Architectural technology goes anywhere and everywhere
Architectural technology is serious work, but that doesn’t mean architecture lacks a whimsical or even bizarre side. The same design and technical skills that produce mainstream edifices such as warehouses, apartment buildings and shopping malls also get full play in creating structures that capture and unleash the imagination.
In places as far from Minnesota as Dubai, United Arab Emirates, with its legendary skyline that includes a shape-shifting skyscraper, the world’s tallest hotel and the Burj Dubai, a 160-floor superscraper that recently displaced the Sears Tower as the world’s tallest building, architectural technology works overtime and then some to satisfy humankind’s propensity to live and work in boxes that stand outside the box.
Lists abound touting the strangest buildings on the planet. We’ve compiled a gallery of 10 that seems to appear whenever the subject comes up. After you’ve looked them over, vote for the one you like best or write in one of your own!
- The Dancing House, aka Nationale-Nederlanden Building, in downtown Prague, Czech Republic (photo: Wikipedia Commons)
- The Forest Spiral, aka Hundertwasser House, in Darmstadt, Bundesland, Germany (photo: Wikipedia Commons)
- The Crazy House, aka Hang Nga Villa, in Dalat, Vietnam (photo: Wikipedia Commons)
- The Crooked House, aka Krzywy Domek, in Sopot, Poland (photo: Wikipedia Commons)
- The Stone House in Fafe, Guimarães, Portugal (photo: Jsome1)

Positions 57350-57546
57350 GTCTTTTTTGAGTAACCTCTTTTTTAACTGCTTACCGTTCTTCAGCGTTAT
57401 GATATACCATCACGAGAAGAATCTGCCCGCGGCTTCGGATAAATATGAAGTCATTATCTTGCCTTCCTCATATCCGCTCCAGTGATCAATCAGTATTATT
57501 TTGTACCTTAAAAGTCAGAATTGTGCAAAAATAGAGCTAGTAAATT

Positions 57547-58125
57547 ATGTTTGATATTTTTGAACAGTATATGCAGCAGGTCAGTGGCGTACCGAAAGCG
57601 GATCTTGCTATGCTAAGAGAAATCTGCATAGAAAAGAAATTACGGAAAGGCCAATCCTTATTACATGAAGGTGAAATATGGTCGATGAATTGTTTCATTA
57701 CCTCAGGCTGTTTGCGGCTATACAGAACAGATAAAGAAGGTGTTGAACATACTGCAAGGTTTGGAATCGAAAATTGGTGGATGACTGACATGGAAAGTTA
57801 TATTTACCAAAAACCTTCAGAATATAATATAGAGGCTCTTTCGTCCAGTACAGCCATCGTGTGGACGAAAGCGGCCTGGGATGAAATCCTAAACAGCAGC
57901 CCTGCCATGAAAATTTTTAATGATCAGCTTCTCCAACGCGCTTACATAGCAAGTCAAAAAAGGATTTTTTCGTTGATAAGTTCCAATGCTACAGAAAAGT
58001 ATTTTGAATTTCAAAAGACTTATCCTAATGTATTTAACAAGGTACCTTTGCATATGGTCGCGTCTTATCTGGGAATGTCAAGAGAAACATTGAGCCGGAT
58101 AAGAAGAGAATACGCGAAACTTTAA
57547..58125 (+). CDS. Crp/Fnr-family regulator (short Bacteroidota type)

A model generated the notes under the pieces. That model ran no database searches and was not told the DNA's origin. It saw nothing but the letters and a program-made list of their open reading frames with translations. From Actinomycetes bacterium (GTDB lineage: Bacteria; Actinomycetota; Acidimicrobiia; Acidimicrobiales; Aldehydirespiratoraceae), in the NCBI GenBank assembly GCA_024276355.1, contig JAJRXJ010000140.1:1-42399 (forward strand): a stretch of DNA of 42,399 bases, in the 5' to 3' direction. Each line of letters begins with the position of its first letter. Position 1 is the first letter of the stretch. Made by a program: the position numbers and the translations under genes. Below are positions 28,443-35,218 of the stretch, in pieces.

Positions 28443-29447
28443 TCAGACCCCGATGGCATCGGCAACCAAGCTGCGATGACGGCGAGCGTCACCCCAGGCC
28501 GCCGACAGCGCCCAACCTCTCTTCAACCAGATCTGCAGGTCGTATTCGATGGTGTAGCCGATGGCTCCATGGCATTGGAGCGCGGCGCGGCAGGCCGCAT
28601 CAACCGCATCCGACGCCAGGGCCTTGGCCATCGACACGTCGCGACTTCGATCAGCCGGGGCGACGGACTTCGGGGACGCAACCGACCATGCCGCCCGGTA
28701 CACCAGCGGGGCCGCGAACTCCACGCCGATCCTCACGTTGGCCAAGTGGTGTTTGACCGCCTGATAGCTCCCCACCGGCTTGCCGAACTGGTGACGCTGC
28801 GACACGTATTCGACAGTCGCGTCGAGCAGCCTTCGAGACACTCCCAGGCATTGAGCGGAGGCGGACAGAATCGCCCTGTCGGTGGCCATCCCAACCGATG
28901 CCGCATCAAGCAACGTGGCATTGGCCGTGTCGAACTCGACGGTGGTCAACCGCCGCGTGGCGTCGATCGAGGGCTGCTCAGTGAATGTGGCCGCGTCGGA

- The Basket Building, aka Longaberger Company’s Home Office, in Newark, Ohio (photo: Wikipedia Commons)
- The Bubble House in Tourettes-sur-Loup, France (photo: Wikipedia Commons)
- Burj Al Arab, aka Tower of the Arabs, in Dubai, United Arab Emirates (photo: Wikipedia Commons)
- Habitat 67 in Montreal, Quebec, Canada (photo: Ken Ratcliff)
- Kansas City Library in Kansas City, Missouri (photo: Wikipedia)
Back to Earth
DCTC’s Architectural Technology program teaches students the design techniques and procedures to develop and prepare construction drawings for residential and commercial buildings. Students work in an environment patterned after the most up-to-date architectural offices.
Graduates find employment in many related areas: architectural firms and professional design offices, construction, product sales, estimating or managerial departments of construction firms or material manufacturing companies. As architectural technicians acquire experience, they gain more responsibility and often advance into project management positions.
ISEEK, the go-to source for education and employment info in Minnesota, lists the following salary data for the seven-county metro area:
- Average wage: $25.43/hour
- Top earners: nearly $36/hour